The theme for this year’s 10th International Open Access Week is “Open in order to…”
There are many benefits to open access, including greater visibility of research, increases in citations, and ensuring far greater access to research. HEFCE’s open access policy for REF2021 has seen the greatest shift in practice in terms of open access within the UK, and there are few of you who will not have been asked about uploading your accepted manuscripts to NECTAR! Whilst we realise this can sometimes be an arduous task for some, it is necessary. Rather than presenting to you once again the benefits of open access, we’d like to hear from you!
We are holding a competition for the best examples of where open access has benefited your research, if open access has made a difference to your work or research then we’d love to hear from you! All that’s required is a few minutes of your time, a short paragraph will suffice… though please don’t be limited by this!
The best judged entry will rewarded with a lovely bottle of champagne… and will featured on the staff intranet research page! All entries will also go into a draw for a further bottle of champagne! If champagne is not to your liking, then a £20 amazon voucher will be awarded instead!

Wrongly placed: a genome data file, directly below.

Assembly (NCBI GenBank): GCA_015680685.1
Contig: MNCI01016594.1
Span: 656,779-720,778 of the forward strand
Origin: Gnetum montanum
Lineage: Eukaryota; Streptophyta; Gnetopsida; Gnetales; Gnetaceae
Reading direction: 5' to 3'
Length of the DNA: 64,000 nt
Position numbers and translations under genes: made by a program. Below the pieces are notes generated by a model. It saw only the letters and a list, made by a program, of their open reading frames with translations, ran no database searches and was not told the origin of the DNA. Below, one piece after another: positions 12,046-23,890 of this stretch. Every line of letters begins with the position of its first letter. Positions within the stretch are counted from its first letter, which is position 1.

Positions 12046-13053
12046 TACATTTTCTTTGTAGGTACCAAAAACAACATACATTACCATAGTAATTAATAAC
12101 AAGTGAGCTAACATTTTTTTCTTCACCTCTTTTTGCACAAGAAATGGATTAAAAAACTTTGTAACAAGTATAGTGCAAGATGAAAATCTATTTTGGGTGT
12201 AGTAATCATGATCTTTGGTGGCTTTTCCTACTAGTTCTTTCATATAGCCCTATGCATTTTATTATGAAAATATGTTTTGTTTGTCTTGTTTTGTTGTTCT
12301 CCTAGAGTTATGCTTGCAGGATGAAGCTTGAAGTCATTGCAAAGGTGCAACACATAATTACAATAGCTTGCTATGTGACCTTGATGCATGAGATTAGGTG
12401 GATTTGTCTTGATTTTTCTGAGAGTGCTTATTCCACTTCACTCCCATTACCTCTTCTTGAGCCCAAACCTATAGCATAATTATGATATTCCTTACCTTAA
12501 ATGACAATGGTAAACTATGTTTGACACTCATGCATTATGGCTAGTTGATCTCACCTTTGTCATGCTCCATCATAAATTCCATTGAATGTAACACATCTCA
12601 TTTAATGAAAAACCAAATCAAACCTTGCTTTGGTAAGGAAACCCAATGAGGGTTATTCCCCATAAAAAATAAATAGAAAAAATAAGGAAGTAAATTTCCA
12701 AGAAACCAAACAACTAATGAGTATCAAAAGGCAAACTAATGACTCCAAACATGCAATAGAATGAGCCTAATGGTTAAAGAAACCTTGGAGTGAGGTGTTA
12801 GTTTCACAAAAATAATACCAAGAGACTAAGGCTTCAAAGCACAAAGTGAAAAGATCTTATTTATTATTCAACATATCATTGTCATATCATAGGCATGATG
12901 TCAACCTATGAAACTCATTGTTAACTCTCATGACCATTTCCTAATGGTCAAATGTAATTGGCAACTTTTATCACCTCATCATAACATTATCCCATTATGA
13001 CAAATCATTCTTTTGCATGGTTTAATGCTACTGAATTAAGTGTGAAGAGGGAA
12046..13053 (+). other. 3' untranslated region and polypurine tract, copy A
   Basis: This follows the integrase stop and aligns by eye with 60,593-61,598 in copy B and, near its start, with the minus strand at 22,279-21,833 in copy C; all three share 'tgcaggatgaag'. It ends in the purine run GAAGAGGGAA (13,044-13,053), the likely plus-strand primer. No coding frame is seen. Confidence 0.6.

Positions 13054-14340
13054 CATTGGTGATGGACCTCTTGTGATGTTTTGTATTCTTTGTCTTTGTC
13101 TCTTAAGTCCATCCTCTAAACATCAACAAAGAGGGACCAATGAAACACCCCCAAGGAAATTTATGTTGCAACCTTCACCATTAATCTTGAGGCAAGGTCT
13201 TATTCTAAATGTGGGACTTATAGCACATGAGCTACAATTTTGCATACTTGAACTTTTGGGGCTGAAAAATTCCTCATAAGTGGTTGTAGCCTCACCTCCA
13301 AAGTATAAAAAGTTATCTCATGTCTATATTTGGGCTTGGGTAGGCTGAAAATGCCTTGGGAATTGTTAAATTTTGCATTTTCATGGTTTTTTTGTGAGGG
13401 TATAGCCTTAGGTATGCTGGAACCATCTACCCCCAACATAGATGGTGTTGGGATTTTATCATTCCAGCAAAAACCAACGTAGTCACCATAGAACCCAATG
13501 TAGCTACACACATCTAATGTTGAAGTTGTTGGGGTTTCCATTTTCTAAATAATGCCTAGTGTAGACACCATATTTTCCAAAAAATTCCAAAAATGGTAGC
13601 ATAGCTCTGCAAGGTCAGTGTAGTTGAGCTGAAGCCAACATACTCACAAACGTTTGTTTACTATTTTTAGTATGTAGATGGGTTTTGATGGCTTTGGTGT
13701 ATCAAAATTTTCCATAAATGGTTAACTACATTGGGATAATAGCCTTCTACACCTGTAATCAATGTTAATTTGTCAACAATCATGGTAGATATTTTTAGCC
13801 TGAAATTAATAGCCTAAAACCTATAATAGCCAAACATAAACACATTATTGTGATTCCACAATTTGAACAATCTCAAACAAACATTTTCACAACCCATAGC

Dawn Hibbert, Head of Research Support will also be presenting a seminar on Research Data Management – Making your data count – maximising impact (All this research… All this Data… Use it.. Preserve it… Make a Difference.. Make an Impact! – warning – this presentation uses images from the genocide memorial in Kigali, Rwanda that may be upsetting).
Deadline for applications for “How Open Access has benefited your Research” 5 pm Monday 23rd of October
Seminar – Research Data Management :
Avenue Campus – 27th October 11 am – 12 pm – Avenue Boardroom
Park Campus – 24th October 11am – 12 pm – Venue to be confirmed
The University of Northampton has an institutional fund for the payment of article processing charges.
Publishing “gold” allows your research, the published version, to be made freely available immediately upon publication to anyone with internet access. This enables people to access your work without waiting for embargo periods to pass (which can be up to 5 years or more!) and for the published version to be made freely available, rather than your accepted manuscript!
The University has entered into a number of agreements that allow us discounts on the cost of article processing charges:
- IEEE (25% discount – prepaid account)
- Springer (All APCs at zero cost – please select the open access option)
- SAGE (£200 Discount)
- Taylor and Francis (75% discount on most journals)
- Wylie (25% Discount)
When publishing with any of the above publishers, please contact email@example.com and we will guide you through the process.